For example, the standard guitar-amp preamp gain stage today usually uses a 25µF bypass cap connected to the cathode of one half of a 12AX7. The legendary tweed Bassman used a 250µF cap in that position, and that’s what Marshall copied to build its JTM45. But as the Marshall design evolved toward the Plexi models of the mid to late ’60s, they split the first two gain stages to create independent Normal (bassier) and High Treble (brighter) channels, using a 320µF cathode-bypass cap in the former and a 0.68µF cap in the latter. That crispy, sizzly, crackly high-frequency breakup that is a big part of the cranked-Plexi tone is due in large part to that bypass cap, which is of a significantly lower value than the one in the other channel, or in most other amps’ preamp stages for that matter. The difference in capacitor values across the bassier-to-brighter spectrum doesn’t have to be quite as dramatic as the difference displayed in that example, although small changes (say, swapping for a cap that’s only double or half the current value) often don’t produce a noticeable change in voicing.




We use the term “value” to denote these capacitors’ ratings because...


...while amp-speak sometimes refers to them in terms of “smaller or larger,” that can also be misleading. Often the physical sizes of these components—especially when we’re not comparing like for like, or parts of the same make—have no direct bearing on their capacitance rating. For one thing, a capacitor’s physical size is partly a function of the amount of voltage it needs to handle, and the 25µF filter caps commonly used in this way in preamp stages are generally rated at just 50v or even 25v. That’s why they’re a lot smaller than the 400v to 600v filter caps used in your power supply, which might also be in the 22µf to 30µf range as regards capacitance.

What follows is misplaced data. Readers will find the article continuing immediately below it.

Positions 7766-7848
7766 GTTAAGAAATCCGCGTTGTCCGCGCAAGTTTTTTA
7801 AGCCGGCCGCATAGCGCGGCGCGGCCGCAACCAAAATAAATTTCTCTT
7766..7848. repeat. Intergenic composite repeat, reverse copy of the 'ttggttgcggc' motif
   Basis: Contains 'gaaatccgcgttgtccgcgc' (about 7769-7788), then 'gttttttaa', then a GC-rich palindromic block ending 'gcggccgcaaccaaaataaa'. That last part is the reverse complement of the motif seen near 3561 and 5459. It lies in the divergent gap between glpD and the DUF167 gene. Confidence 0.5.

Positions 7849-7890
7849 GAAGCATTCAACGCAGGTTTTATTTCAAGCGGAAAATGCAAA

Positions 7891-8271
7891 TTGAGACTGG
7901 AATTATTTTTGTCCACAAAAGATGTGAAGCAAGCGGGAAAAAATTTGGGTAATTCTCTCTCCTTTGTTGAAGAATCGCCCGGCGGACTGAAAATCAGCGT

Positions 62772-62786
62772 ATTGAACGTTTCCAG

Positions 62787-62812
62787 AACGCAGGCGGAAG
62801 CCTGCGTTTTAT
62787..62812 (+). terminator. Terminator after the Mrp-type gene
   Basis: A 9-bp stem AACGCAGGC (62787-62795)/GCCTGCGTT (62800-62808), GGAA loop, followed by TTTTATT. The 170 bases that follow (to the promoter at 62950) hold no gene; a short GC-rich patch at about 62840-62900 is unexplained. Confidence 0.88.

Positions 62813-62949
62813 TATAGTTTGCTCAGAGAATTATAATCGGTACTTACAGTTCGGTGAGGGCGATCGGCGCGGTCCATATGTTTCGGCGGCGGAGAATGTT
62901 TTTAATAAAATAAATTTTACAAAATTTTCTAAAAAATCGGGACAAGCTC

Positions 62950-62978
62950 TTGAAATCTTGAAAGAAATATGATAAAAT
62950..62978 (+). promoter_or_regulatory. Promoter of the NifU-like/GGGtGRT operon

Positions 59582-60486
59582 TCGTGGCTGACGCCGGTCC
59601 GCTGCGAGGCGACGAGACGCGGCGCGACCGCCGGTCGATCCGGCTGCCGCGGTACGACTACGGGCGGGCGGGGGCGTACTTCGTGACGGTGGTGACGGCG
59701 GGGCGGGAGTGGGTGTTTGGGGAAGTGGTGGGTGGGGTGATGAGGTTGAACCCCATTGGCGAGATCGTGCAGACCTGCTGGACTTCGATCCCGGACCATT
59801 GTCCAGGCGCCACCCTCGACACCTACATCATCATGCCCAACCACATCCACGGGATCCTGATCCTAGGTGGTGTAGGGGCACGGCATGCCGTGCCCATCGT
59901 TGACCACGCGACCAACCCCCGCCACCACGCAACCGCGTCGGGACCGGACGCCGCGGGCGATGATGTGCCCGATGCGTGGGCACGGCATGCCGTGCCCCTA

Look at photos of the circuit of a late-’60s or early-’70s Marshall 50W Lead or 100W Super Lead, and you’ll see the disparity in sizes of capacitors used in cathode-bypass positions for the Normal and High Treble channel, which are located at the far-right end of the circuit board when the rear of the chassis is facing downward. The 320µF cap in the bassier channel has a value 470.6 times higher than the 0.68µf cap in the brighter channel, but the latter part is generally two or three times the physical size of the former. That’s because a non-directional (non-polarized) 0.68µF coupling capacitor is used for cathode-bypass duties in the High Treble channel, and coupling capacitors are physically a lot larger than electrolytic capacitors in the first place, when comparing parts of the same voltage rating. In theory, we could also use coupling capacitors when a bassier voicing is required, but such a part would likely be too large to fit into position on the circuit board (and high-quality coupling capacitors of that size and value are also expensive, and hard to come by).


We have focused mostly on the preamp stage here...


...but cathode-bypass caps are also used in—unsurprisingly—amps with cathode-biased output stages. In the general sense, they perform similar voicing duties there, but swapping from one value to another in this position usually has a less audible effect overall, and the tonal difference might be negligible under most operating conditions. 


When considering preamp stages, however, you can use your understanding of cathode-bypass caps to better voice a DIY project or amp mod to your own tastes, to produce differences between two otherwise similar channels, or to create gain-boost options through extremely simple changes in the circuit. That’s a lot of variation available from changing just one relatively small component!